Tuesday, April 11, 2006

Dredging Operations

Our Marina is located on a salt water tidal river.   Because it is connected to and fed by the ocean, it ebbs and flows with the tide.  I share this with you so that you might understand the huge volume of water that rushes in from the ocean for six hours then rushes back out again.  Our tidal changes average out to be about seven feet.  Sometimes it’s higher than that and sometimes a little bit less.  The speed of this current flow is four and a half miles per hour at peak and dead calm at slack.


This movement of unbelievable quantities of water is a huge force to be reckoned with.  It moves things, particularly the silt and soil that the banks and bottom are made of.  This causes shoaling in certain areas and washouts in others.  The banks of these tidal rivers shift continually.


Our marina is subject to this shoaling and we have to dredge out the bottom about every ten years to keep the depth in and around the marina deep enough.  To do this effectively is a huge engineering feat and takes careful measurements, planning, and execution.


The first problem is where does one put all the mud and silt that we are going to suck up off the bottom to make the river deeper?  There are very rigid regulations concerning an operation like this and the permitting process is a long and drawn out affair involving the Corps of Engineers and the department of Natural Resources.  The process usually takes about two years just to obtain the proper permits.  The permit is not granted without a detailed account of how you are going to dispose of the spoil material.


There are three means of disposing spoil material legally.  One, you have a piece of land designated as a spoil area where you pump the material onto.  Two, you haul the material away by trucks to an approved spoil area.  Three, you pile the material onto a barge and ship it out to sea to an approved spoil area and dump it in the ocean.  In our case, we own the island across the creek from the marina and have kept it for many, many years as a designated spoil area.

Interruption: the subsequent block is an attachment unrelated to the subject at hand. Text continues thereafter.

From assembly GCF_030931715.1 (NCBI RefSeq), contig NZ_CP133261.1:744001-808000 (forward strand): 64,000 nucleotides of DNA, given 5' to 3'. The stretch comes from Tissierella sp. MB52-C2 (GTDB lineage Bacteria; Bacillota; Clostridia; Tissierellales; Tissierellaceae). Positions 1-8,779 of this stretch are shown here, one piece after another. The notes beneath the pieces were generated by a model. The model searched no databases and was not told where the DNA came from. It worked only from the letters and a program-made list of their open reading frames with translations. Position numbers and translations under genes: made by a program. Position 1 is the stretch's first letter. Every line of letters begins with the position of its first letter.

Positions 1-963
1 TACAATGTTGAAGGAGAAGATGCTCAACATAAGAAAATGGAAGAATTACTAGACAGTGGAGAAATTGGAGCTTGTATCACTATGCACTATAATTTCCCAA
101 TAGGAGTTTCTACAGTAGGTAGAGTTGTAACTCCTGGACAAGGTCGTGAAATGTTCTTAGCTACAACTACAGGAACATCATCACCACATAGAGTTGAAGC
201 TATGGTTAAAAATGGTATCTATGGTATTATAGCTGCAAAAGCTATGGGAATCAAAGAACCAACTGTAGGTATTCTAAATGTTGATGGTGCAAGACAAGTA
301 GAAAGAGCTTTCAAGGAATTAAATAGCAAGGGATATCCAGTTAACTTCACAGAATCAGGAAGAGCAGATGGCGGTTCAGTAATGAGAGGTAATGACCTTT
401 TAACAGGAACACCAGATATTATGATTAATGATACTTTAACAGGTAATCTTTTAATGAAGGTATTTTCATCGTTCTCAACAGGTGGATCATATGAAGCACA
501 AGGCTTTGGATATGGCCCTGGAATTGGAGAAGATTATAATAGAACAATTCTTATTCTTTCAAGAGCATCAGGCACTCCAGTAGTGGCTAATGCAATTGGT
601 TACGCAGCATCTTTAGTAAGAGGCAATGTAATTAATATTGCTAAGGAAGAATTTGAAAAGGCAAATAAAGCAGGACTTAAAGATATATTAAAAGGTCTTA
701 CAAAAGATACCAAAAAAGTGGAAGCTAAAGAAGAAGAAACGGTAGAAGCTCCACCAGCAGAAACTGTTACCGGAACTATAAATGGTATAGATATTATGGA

Two months before the dredging operation began, a huge barge was brought to the shore of the island and heavy equipment was unloaded to plow and shape the area to receive the spoil material.  The area is surrounded by a tall dyke and shaped so the spoil material settles on one side and the water drains to the other and is filtered, clean, back into the river or creek.


Here are two aerial views of our spoil area.  The dredging had already begun when these were taken and you can see the solid material accumulating on the one side as the water settles to the other and drains.




The challenge for me, as Dock Master, during the dredging project is to clear the boats out of sections of the marina to allow the dredge to operate in the marina safely without the risk of damaging the boats. Moving the boats also allows the dredge to dig out areas where the boats would normally dock. Here is a picture of the dredging equipment tied up in an area where I had just moved out all the boats.  Notice the boats still left in the marina.



Here is another shot from a different angle.



The way the manager of the dredging operations and I worked out the plan, each section we cleared out would take about one week to complete.  So, each week, I had to clear out a section of the marina and park the boats in other parts of the marina.  Then, a week later, I had to move those boats back to their spots and clear out the next section to be dredged.  Here is a shot of the next section to be dredged after the section shown above.  Notice the boats have been moved back to the right side of the right hand dock and the lack of boats in the area between these two docks.



The equipment for this kind of operation can be just as interesting as the operation itself.  The company we hired for the job had a small little tugboat custom made for them to use with their dredging barge.  Here is a shot of “The Mighty Mouse” tug.  The tug was aptly named!



This next photo is a shot of the dredging barge shot from the rear.  The little skiff and the Mighty Mouse are docked in front of the barge.  The dredging barge has no engine for propulsion.  It is moved around by the tug and the little skiff.  The tall things that look like legs are called spuds.  Each spud is dropped down and digs into the bottom to hold the dredging barge in place to allow it to dig up a particular area.



The barge has an arm that moves up and down and can be manipulated to the right and to the left.  On the end of that arm is a rotating drill head with a pipe in the center of the drill head.  The drill head digs up the bottom and the pipe sucks up the material much the same as a vacuum cleaner would suck up dirt.



Here is a close up shot of the drilling head.  I’ve seen steel pipe that was laying on the bottom that was cut clean in two when hit with this drill head.  It is driven with awesome power and really did a great job in our marina.